Chinese brands fear acute shortage, price hike as containers stuck
Updated Jun 25, 2020
The reactions came after the Indian Cellular and Electronics Association (ICEA), in a letter to Finance Minister Nirmala Sitharaman, said that all China-origin imports of the electronics industry have come under adverse action by customs at the ports without prior warning, which has impacted the supply chain.
One of the leading Chinese smartphone makers told IANS on the condition of anonymity that a long-term delay would force them to pass on the burden to the consumers as they would be left with little supplies soon as the demand has risen.
"We have just started to limp back to normal after facing losses for nearly three months and now, our consignments are stuck at various ports. Keeping the rise in demand in concern, we will not be able to sustain if the goods are not cleared maximum within a week's time," lamented a Chinese smartphone company spokesperson, adding that the price hike will be an "imminent step".
Another spokesperson from a rival brand who is in a little better position as the next device launch is some days away, said there is a good demand coming from all locations in the country
"As there is a rebound after months-long lockdown, if shipments are stuck for a longer time, it will affect all brands irrespective of whether Chinese or Indian as a larger supply chain would be hampered," the spokesperson told IANS.
In the letter to the Finance Minister, Pankaj Mohindroo, Chairman of ICEA said that they understand that even goods already cleared and loaded in trucks for transport to the users' warehouse are being recalled and examined.
"Opening up finished products for full examination will soil them, making it impossible to sell in the market. This will lead to millions of dollars of losses, a shortage in the market and spook large foreign investors," he wrote.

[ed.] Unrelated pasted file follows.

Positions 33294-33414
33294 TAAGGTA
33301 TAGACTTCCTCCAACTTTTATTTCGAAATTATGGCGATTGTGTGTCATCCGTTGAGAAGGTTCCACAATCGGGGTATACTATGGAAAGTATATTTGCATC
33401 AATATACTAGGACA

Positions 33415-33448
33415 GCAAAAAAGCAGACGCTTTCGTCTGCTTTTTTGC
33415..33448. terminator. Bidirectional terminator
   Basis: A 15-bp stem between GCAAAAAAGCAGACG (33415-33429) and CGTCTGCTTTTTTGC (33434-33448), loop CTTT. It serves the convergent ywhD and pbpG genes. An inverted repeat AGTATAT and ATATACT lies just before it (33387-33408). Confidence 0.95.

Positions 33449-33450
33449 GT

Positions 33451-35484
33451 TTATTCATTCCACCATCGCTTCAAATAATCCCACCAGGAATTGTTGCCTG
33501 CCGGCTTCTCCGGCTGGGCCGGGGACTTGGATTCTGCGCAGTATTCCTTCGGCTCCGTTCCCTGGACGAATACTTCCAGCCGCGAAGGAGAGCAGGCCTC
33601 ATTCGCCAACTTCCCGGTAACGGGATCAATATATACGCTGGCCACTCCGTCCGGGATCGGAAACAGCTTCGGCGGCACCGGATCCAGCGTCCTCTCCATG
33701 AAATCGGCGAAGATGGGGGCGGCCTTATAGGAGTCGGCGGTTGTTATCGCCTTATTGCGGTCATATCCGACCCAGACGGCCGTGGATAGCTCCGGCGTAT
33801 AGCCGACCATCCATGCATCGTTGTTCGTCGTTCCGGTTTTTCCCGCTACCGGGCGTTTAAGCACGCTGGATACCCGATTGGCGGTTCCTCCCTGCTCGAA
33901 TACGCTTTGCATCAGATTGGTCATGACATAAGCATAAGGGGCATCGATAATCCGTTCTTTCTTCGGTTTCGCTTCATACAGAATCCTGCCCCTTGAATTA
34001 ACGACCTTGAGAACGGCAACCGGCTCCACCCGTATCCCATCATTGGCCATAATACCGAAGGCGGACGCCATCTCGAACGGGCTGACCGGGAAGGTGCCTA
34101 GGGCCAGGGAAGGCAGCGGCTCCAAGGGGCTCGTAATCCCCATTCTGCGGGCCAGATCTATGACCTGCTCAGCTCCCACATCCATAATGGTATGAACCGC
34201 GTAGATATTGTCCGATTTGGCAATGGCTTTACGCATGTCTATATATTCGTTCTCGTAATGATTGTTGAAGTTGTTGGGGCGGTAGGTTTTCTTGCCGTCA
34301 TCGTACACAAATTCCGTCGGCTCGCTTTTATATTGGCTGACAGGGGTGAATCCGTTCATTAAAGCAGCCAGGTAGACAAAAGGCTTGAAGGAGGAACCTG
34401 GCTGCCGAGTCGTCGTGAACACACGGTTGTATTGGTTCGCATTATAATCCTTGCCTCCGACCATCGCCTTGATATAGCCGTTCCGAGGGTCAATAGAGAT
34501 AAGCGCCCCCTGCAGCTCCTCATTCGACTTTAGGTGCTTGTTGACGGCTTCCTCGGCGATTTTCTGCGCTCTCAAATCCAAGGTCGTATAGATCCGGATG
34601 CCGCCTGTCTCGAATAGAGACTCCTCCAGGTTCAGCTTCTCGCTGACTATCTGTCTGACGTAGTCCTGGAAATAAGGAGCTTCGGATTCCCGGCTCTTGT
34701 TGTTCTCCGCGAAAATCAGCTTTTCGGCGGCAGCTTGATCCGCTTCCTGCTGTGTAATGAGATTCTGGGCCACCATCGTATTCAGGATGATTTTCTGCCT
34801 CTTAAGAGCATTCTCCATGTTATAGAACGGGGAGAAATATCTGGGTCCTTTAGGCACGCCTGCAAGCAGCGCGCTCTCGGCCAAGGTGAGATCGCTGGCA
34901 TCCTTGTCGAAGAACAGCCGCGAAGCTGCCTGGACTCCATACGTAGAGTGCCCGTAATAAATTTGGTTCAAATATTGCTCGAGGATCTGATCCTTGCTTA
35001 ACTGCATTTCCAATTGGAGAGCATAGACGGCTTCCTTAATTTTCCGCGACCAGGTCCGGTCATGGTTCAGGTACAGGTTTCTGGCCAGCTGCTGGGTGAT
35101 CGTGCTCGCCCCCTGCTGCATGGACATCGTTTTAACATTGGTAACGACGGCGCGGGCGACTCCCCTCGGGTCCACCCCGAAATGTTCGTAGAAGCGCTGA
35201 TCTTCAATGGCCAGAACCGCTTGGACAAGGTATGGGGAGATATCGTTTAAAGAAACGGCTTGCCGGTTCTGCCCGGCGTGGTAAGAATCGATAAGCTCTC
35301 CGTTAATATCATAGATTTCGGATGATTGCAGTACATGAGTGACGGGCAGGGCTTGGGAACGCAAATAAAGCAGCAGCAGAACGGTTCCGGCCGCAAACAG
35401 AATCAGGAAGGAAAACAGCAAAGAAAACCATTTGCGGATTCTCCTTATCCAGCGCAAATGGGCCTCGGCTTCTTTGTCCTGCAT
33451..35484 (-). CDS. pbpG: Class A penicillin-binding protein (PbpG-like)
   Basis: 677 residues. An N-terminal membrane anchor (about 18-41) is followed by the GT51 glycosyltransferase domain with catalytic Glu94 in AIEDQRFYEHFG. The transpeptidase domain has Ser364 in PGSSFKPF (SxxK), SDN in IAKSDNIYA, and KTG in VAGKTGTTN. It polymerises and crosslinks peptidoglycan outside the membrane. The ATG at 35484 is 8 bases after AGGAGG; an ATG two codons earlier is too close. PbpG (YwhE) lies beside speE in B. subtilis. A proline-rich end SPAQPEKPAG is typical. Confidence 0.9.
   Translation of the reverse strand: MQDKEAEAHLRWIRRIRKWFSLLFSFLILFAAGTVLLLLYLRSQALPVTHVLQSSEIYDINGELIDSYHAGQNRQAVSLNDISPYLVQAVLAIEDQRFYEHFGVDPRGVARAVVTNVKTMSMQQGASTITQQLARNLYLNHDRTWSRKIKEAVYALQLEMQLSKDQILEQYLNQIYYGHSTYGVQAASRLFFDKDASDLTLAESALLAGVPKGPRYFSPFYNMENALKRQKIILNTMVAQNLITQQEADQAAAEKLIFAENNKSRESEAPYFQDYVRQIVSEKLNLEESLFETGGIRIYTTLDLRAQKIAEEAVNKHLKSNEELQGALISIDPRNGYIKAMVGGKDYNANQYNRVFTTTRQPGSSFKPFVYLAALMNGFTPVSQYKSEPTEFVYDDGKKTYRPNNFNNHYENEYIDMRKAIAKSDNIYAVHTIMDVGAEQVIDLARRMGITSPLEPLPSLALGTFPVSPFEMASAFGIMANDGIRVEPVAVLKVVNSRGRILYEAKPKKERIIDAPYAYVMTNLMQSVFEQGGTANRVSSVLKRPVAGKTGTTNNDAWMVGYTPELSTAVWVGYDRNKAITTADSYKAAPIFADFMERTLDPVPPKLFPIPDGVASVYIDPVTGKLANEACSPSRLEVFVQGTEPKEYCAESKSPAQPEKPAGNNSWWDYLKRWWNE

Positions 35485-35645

India imports nearly $56 billion worth of electronic items from China annually.
According to industry watchers, there is already some feedback from retailers that products are not reaching on time to them.
"However, this is likely to be solved soon as per our understanding. The original equipment manufacturers (OEMs), especially at this point, can't afford to lose sales because of consignments being held up at this crucial time," Tarun Pathak, Associate Director, Counterpoint Research, told IANS.
Factories are already operating at below normal level and "retailers have a perception about brands diverting more stock to online channels," Pathak added.
Holding back Chinese electronics items would mean acute shortage across the board in factories (components) and markets (finished products).
"They are simply unwilling to take a risk at this stage, especially since no written orders or instructions or processes have been notified. In essence, the global supply chain from the point of origin is beginning to slow down, as it did in the initial days of the COVID-19 lockdown," Mohindroo said in the letter.